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Consider the Ramsey-Cass-Koopmans model in discrete time. Specifically, consider the following phase diagram.

enter image description here

For simplicity, let's consider the trajectory marked A which is in the northwest corner of this diagram.

In this location, supposedly $K_{t+1}<K_t$ and $C_{t+1}>C_t$. But how does one show this? Up to this point, all I have seen is that "supposedly" this trajectory veers off, but I don't see how it necessarily does so.

Let $$C_t = K_t^\alpha + (1-\delta)K_t - K_{t+1}$$

My Quesiton

Can someone explain why A veers off towards the NW direction? Specifically, why must $K_{t+1}<K_t$ and $C_{t+1}>C_t$?

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  • $\begingroup$ Actually, this is Romer (2006, p. 61), right? How come you just switched to discrete time? As far as I can tell phase diagramms are constructed from differential equation. Anyway, you may explictly state the differential equations for consumption $\dot c$ and capital $\dot k$. Differentiate them with respect to $c$ and $k$ and the dynamics will become clear. $\endgroup$ – clueless Apr 12 '16 at 20:16
  • $\begingroup$ Regarding the title of your post, it seems you are rather interested in understanding the dynamics, but convergence properties of trajectories. Actually only the saddle path is converging towards the fixed point. $\endgroup$ – clueless Apr 12 '16 at 20:44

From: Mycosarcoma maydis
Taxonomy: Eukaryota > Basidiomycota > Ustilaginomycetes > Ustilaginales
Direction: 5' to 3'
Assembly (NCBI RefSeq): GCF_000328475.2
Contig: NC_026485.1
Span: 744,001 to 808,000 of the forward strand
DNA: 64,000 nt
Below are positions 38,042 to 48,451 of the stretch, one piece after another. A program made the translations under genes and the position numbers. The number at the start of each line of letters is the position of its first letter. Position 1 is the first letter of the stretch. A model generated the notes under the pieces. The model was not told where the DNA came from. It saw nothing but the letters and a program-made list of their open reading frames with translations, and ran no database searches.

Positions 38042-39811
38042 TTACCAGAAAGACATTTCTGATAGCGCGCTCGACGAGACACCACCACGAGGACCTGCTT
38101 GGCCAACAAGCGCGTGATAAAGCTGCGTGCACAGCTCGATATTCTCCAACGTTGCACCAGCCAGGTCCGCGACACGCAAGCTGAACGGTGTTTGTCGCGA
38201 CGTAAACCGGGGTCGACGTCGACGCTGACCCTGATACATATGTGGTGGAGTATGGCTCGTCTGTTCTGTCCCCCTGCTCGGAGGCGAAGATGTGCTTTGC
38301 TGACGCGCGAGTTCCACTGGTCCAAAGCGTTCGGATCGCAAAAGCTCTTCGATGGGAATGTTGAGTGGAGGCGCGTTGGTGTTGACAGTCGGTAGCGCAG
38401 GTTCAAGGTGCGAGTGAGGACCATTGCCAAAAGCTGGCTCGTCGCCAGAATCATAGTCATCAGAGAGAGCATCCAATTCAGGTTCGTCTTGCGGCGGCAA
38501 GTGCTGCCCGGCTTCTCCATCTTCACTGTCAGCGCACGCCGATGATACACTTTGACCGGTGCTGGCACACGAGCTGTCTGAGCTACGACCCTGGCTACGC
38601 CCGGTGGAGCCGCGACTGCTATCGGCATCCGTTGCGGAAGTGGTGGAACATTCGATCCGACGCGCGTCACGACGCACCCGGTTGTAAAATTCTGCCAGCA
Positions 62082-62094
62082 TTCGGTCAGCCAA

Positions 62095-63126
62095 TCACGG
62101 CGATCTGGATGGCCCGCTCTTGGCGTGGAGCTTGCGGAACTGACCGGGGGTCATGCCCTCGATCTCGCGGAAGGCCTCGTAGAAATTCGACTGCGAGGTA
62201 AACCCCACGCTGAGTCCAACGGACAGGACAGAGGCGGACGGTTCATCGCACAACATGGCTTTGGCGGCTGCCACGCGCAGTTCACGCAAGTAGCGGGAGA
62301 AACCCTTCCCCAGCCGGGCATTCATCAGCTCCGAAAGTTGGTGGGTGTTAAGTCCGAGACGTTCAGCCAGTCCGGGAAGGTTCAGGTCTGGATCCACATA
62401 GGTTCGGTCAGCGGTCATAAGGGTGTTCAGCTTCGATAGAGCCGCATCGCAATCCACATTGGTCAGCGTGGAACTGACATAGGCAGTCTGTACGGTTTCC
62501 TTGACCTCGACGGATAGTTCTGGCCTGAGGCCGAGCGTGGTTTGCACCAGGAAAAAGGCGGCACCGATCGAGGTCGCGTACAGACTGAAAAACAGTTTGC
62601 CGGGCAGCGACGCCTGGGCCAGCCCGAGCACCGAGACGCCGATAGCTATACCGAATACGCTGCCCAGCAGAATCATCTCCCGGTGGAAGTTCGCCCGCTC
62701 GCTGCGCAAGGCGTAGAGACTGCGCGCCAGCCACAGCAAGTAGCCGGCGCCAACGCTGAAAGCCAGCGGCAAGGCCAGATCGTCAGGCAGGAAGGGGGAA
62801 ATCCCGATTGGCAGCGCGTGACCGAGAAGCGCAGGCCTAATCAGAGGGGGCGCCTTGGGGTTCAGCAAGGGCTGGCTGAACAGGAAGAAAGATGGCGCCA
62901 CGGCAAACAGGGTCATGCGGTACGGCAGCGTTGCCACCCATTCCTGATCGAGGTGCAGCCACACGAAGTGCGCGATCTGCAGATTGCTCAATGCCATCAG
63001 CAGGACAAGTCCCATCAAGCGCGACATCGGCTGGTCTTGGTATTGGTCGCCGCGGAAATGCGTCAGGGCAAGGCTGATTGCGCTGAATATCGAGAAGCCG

• $\begingroup$ Is this about something more about than the standard method to deduce the dynamic tendencies of a phase diagram? If not, this may be prove useful to you, alecospapadopoulos.wordpress.com/2015/11/13/… $\endgroup$ – Alecos Papadopoulos Apr 12 '16 at 23:29
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See Romer (2006, Sec 2.3) for details of notation. Dynamics are given by \begin{align} \dot k &= f(k) - (n+g)k - c\\ \dot c &= \frac{c}{\theta}(f'(k) - \rho - \theta g) \end{align}

Presume you are located somewhere on the $\dot k = 0$ locus. Now if we increase $c$ one gets \begin{align} \frac{\partial \dot k}{\partial c} = -1 < 0 \end{align}

That is, if we are above $\dot k = 0$ capital decreaes over time. Hence at point $A$ we move to the left.

Now presume you are located somewhere on the $\dot c = 0$ locus. Now if we increase $k$ one gets \begin{align} \frac{\partial \dot c}{\partial k} = \frac{c}{\theta} f''(k) < 0 \end{align}

That is, if we are right of $\dot c = 0$ consumption decreaes over time. Hence at point $A$ we move up in addition (left of $\dot c = 0$).

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